Almost everyone in business has heard about a cloud environment but many do not understand what is involved in cloud storage. In any business, both large and small, there are many files built up over time that hold all kinds of data. They could be large scale databases that hold a company’s complete set of financial processes and also the contact information of every customer who ever bought a product or service. In customer relationship management systems, there will be tons of information about customer preferences, buying habits, and also their financial information if they purchase with a credit card or checking account.

The Storage Problem Solved

In time, all this information can get a bit overwhelming, especially if it has built up over decades. Many companies have servers and storage arrangements for their information but at some point, there must be a way to organize and set aside information that is no longer being used. Hence, there are now cloud services that allow you to back up all your files and put them in storage in a virtual environment.

Amazon, as an example, offers the Amazon Web Service (AWS) which comes in a variety of customer-centered packages, according to whatever each client needs. Utilizing the AWS Storage Gateway, customers can upload data to the storage area and either store it there or also use transfer options on a continual basis. Everything is priced on the amount of traffic and data file sizes used for periods of time. This provides a cost-effective way to store older files that are no longer used, and to also provide a back-up option as opposed to just backing up everything on a server.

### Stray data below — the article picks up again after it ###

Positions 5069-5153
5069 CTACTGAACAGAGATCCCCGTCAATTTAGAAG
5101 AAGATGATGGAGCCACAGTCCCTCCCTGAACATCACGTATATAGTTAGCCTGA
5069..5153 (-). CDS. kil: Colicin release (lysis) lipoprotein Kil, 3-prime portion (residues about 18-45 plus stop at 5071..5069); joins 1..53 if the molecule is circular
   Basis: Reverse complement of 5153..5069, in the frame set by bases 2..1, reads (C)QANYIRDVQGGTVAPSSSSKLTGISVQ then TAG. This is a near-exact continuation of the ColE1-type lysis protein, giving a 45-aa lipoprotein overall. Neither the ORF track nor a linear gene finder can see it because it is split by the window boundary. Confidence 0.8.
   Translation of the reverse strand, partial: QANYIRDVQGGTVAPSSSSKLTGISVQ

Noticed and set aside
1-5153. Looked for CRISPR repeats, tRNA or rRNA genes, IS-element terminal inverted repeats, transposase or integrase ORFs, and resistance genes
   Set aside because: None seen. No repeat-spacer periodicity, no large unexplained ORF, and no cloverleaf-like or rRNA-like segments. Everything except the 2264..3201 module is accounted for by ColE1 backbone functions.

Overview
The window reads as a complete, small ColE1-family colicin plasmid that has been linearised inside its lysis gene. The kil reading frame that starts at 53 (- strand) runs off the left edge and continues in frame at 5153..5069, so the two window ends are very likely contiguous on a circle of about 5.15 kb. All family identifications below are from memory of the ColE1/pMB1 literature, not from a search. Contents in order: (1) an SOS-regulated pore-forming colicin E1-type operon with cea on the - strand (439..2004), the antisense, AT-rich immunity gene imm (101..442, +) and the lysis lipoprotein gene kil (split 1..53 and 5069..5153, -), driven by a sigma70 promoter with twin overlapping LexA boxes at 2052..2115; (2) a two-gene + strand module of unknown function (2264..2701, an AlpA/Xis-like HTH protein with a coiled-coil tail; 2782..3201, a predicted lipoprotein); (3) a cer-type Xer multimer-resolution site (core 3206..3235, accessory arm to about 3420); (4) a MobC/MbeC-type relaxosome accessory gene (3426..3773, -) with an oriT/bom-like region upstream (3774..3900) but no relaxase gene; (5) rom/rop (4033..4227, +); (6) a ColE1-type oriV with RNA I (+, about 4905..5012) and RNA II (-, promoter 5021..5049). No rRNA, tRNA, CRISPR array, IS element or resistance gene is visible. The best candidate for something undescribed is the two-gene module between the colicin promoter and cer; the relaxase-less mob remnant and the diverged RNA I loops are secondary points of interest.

A Variety of Options in the Cloud

Amazon is only one of a number of companies now offering such services on the web. There is another type of cloud subscription service that is offered by several software companies and this allows – for a small monthly fee – the chance to use a cloud service along with the company’s software programs. Microsoft and Adobe both have these subscription services and it is a great bonus to small and medium businesses that need access to both unlimited cloud space as well as the software programs these companies offer.

Google was one of the first to approach cloud computing with its Google Docs account which lets subscribers upload documents that can be accessed later by the owner. The owner allows other clients to log in and review these documents too. Wherever there is Internet access, subscribers can log in to access their documents, especially when away from home or the office.

Finally, the cloud storage option is also a good way to conduct projects where you need to sort and record all the documents first before storing them in a cloud folder. This is a much better option than trying to add in server space in order to do a large documentation project and it also is far cheaper and less technically demanding.